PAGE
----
Tesoro Durandal Ultimate Review
By: Aaron Lai
December 12, 2014
Today I woke up and realized, "Woah, Christmas is only thirteen days away!" This month is an oddity for myself, because it is the first time in three years where I do not have the burden of studying for finals. On the other hand, it is also the first time I only have a week off for the holidays. Unfortunately there are some things that never change, including the difficulty of finding gifts for people. Without fail, every year when December rolls around, I come to the realization I have zero gift ideas for everyone on my list. It is not like I hide in a hole for the other 364 days of the year, ignoring people. However, gifts are not on my mind until the twelfth month of the year. In my case, there are three groups for my friends, and none of them are mutually exclusive. The first group of friends are the ones that do not know what they want, or do not want anything. You may think this is the worst group of friends to deal with, especially since they are as clueless as I am. However, these people are easy to shop for, since you can just ask them what they like. It might be predictable, but at least it works. The second group are the people who are pickier than others, and are opposed to receiving certain types of gifts. The third group of friends are those who have everything they want. If they ever see something they want, they end up buying it themselves. The problem is everything they like is probably already in their possession. Do not get me wrong, I still like buying and giving gifts to my friends, but some are easier to shop for than others. However, when it comes to products, the reverse is true. The bigger problem is when the product does not have anything, and you are left wanting more. Likewise, if the product has all the features I want already, it does not make me wish for more. As for today's review of the Tesoro Durandal Ultimate, I can ask the same questions. Is it lacking features that keep it from its "ultimate" status, or is it the full package, with everything users want in a mechanical keyboard? Luckily, I have the privilege of answering these questions today. My only hope is this review is easier to deal with than gift shopping.
Today's review unit of the Tesoro Durandal Ultimate arrived from Tesoro's USA offices in Milpitas, California, in excellent condition. For your geographic curiosity, Milpitas is located just south of Fremont, which houses office locations of some other manufacturers like Antec and Silicon Power. In a standard corrugated cardboard box, the shipping container looks about the right size, especially when you consider the contents inside. Riding the United States Postal Service, and passed to Canada Post past the border, the parcel arrived with zero major dents or holes. Otherwise, there is not much else to note. I pulled out my handy utility knife and cut the box open.
Unfortunately, inside are not packing peanuts or anything fun of the sort, but rather, just some packing paper. Still, it is better than nothing at all. Pulling out the retail packaging of the Tesoro Durandal Ultimate, you can see a similar resemblance to the Tesoro Tizona G2N and G2N-P, especially in terms of color scheme and box shape. Tesoro follows the brand colors of purple, black and gray. On a side note, this color scheme has always reminded me of the old Los Angeles Kings colors, and it is understandable considering the relation between purple and royalty. The box is also shaped in the same trapezoidal fashion as the Tizona, which is unconventional in comparison to other keyboard manufacturers. On the front are very few words. This includes the name of the product and a product description reading "Backlit Mechanical Gaming Keyboard". Tesoro's slogan, "Break the rules", and their website are the other two things listed on the front. Finally, there is a plastic window in the shape of Tesoro's logo, which allows potential buyers to see what the keyboard looks like. On the top of the box is a handle to make for easier carrying, as well as the type of switches inside the keyboard. Today's review unit features Cherry MX Brown switches, but the keyboard is also available in Cherry MX Blue, Red, and Black. We will go over these mechanical switches later on in the review. On the back is a larger diagram of the Durandal Ultimate itself, with several features pointed out.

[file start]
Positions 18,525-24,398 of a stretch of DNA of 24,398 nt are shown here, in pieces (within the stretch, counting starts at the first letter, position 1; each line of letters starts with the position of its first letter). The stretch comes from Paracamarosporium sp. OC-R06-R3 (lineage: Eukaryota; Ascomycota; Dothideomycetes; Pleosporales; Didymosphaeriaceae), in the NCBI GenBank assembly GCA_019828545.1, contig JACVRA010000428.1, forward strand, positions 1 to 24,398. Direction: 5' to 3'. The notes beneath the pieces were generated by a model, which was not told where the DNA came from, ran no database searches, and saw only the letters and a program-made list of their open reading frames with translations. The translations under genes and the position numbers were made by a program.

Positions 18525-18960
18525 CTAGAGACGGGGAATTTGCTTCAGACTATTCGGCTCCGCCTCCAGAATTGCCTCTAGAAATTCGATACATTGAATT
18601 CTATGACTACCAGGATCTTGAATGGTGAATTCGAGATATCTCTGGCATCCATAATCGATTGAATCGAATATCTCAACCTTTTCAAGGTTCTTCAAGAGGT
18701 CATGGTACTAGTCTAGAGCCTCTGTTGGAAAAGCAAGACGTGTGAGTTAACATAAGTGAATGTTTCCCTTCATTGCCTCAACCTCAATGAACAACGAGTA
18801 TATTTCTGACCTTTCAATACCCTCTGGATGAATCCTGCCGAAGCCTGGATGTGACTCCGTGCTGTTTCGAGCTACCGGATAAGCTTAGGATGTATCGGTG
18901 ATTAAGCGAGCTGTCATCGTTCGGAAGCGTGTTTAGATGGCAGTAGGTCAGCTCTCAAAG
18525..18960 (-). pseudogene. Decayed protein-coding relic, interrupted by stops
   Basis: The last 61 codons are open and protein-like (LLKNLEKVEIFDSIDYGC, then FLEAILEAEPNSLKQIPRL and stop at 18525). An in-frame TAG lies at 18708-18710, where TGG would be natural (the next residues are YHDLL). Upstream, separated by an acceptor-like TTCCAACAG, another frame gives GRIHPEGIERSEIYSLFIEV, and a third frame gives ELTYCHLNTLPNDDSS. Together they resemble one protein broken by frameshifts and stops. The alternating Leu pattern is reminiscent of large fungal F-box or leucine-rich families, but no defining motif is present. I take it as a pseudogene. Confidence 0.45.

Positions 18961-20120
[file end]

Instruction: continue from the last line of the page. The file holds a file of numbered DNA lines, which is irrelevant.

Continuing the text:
Before moving on, I have obtained the features and specifications from the manufacturer's website for your perusal:
- All key rollover - Full N-Key Rollover is an advanced anti-ghosting technology that allows for multiple simultaneous key actuations. This makes you more agile when in the game.
- USB hub - This keyboard has a 2 port USB Hub and two audio ports for your headset and mic.
- Memory - This keyboard features 128 Kb of onboard memory for easy macro storage.
- Palm rest - Durandal Ultimate is shipped with a comfortable palm rest so you won’t feel tired after winning another war.
- Braided cable - The keyboard’s thick braided cable is protected from mechanical damage and will endure your hardest battles.
- Macros - Durandal Ultimate can be configured to store 10 sets of macros for each of 5 gaming profiles. The macros can be bound to any key.
- Memory: 128KB
- Profiles: 5
- Macro keys: 50
- LED levels: 4
- Weight: 1.4kg
- Key lifespan: 50 million keystrokes
- Multimedia keys: 6
- Connection: USB
- Cable length: 1.55m
- USB ports: 2
- Dimensions: 455 x 206 x 43.4mm (WxDxH)
Carefully, I peeled off the plastic seals, and cracked open the box. The keyboard is found underneath a plastic cover, and wedged in between two large black foam sidings, which makes for good protection while the product is in transit. The wrist rest can be found underneath the keyboard, wrapped in a thin foam pocket to protect the piece of plastic from surface scratches. Other items inside the box are a product manual and a CD containing some more product information, drivers, and software for the keyboard. Tesoro recommends users to get the updated version of their software from their website. As you read in Jonathan Kwan's review of the Func KB-460 keyboard, this should not be an issue, as the chances of users not having any internet access is close to none. However, in the case you do not have internet, I will graciously send you a direct link via mail. Just send APH Networks Calgary a letter and label it "404 Not Found".